Acquia uses SVN as its primary repository system. However, some of us like to use Git for its enhanced speed over SVN. Not a problem since Acquia supports both. Switching to Git is easy and can be found under Sites > Dev Cloud > Workflow. At the top of the page you’ll find an SVN URL by default with a gear icon located next to it. If you click that icon a drop down will appear and the option to switch to Git will be displayed. Simply click this link and your repository will switch from SVN to Git. For Managed Cloud platforms, you just have to request Git by filing a support ticket through Acquia and they will switch it for you.

Pressflow

Acquia Dev Cloud and Managed Cloud implement Varnish to speed things up. To take advantage of this I recommend you use Pressflow. The installation and setup is the exact same as Drupal and Pressflow is 100% compatible with Drupal core modules. There are some issues with contrib modules, so make sure you check the functionality of these modules before assuming they work. Once Pressflow is installed and setup on the Acquia server, you’ll notice you have a new option under Performance called “external”. This allows Varnish to handle caching instead of Drupal’s stock functionality.

Mobile sites and Varnish

I recently worked on a site that was using Varnish to speed up the performance. The site was also configured to use a different theme when a mobile device was detected. I was using the global variable $custom_theme to switch the theme when a mobile device was found. However, when this solution was implemented with Varnish we noticed that sometimes the mobile site would get served to a desktop browser and vice versa. The problem was that Varnish was caching the page and not hitting the code to determine if the device was mobile or not. To correct this, we needed to switch from using the global $custom_theme variable to using Drupal’s multi-site folder architecture. To do this, you need to add a mobile site folder (m.domainname.com) to the sites directory within Drupal. Then within the settings.php file add the following line.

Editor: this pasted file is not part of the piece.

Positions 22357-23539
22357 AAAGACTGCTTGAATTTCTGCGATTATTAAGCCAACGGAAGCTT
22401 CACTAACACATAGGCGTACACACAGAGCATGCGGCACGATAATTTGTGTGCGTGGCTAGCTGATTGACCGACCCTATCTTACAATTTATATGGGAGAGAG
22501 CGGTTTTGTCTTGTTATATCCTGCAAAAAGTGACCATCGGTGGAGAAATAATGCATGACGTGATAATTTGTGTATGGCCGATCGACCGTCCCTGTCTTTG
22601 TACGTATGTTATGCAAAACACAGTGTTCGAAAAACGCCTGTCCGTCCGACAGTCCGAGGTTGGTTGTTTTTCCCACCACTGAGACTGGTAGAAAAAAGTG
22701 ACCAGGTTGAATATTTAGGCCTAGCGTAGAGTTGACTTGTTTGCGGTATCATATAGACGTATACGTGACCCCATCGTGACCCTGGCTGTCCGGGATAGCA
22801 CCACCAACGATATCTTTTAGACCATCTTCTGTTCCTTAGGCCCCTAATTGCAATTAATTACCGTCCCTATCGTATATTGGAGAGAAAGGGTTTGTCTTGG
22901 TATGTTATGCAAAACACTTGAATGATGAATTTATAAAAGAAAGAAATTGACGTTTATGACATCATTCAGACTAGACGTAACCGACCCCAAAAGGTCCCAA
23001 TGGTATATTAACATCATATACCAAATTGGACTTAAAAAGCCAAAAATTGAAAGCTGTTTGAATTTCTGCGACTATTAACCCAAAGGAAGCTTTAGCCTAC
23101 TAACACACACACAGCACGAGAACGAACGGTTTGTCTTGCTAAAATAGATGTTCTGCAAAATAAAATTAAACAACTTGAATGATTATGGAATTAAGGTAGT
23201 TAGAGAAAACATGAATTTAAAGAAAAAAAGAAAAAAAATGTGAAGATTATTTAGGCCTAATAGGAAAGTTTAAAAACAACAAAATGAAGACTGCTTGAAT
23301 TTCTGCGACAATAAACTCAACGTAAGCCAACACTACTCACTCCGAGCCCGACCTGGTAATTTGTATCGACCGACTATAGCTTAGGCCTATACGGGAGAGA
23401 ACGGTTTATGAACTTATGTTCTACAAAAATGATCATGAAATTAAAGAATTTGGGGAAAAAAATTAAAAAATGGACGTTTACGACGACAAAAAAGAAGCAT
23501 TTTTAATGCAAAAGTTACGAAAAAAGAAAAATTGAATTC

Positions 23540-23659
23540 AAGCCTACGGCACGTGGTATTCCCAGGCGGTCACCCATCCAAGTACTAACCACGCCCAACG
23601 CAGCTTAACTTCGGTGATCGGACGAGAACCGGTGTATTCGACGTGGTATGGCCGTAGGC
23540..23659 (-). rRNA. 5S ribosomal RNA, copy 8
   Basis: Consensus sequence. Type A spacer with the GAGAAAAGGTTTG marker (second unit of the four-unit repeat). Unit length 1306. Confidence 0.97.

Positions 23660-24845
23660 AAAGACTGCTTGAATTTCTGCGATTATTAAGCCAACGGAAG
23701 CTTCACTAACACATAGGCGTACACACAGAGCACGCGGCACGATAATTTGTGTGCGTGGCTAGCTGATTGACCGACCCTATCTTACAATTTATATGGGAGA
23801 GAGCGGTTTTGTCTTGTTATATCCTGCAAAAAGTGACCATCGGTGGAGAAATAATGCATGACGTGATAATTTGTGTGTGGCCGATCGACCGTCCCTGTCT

$conf = array('theme_default' => 'mobile_theme');

This will force the site to use the mobile theme. Next, you’ll have to add the domain to the Acquia Hosting platform which is located under Sites > Managed (or Dev Cloud) > Domains. After that, you’ll have to get in contact with Acquia support so that they can configure Varnish to detect mobile devices and redirect to the correct sites folder.

Memcache setup

Memcache is another technology that speeds up the performance of Drupal. To enable this, you must download the Memcache module from Drupal.org. After this, you can add the following lines into your settings.php file.

if (!empty($conf['acquia_hosting_site_info']) && !empty($conf['memcache_servers'])) {
  $conf['cache_inc'] = './sites/all/modules/contrib/memcache/memcache.inc';
  $conf['memcache_key_prefix'] = 'domainname';
  $conf['memcache_bins'] = array(
    'cache' => 'default',
  );
}

First, I’d like to point out the memcache_key_prefix which must be unique across the different environments such as development to production. This prevents the cache tables from overwriting each other. Next, the memcache_bins key allows you to cache specific cache tables from Drupal. In the example above, I’ve left it to "default" but you could cache specific tables such as views, blocks etc.

Workflow - Lock out the files folder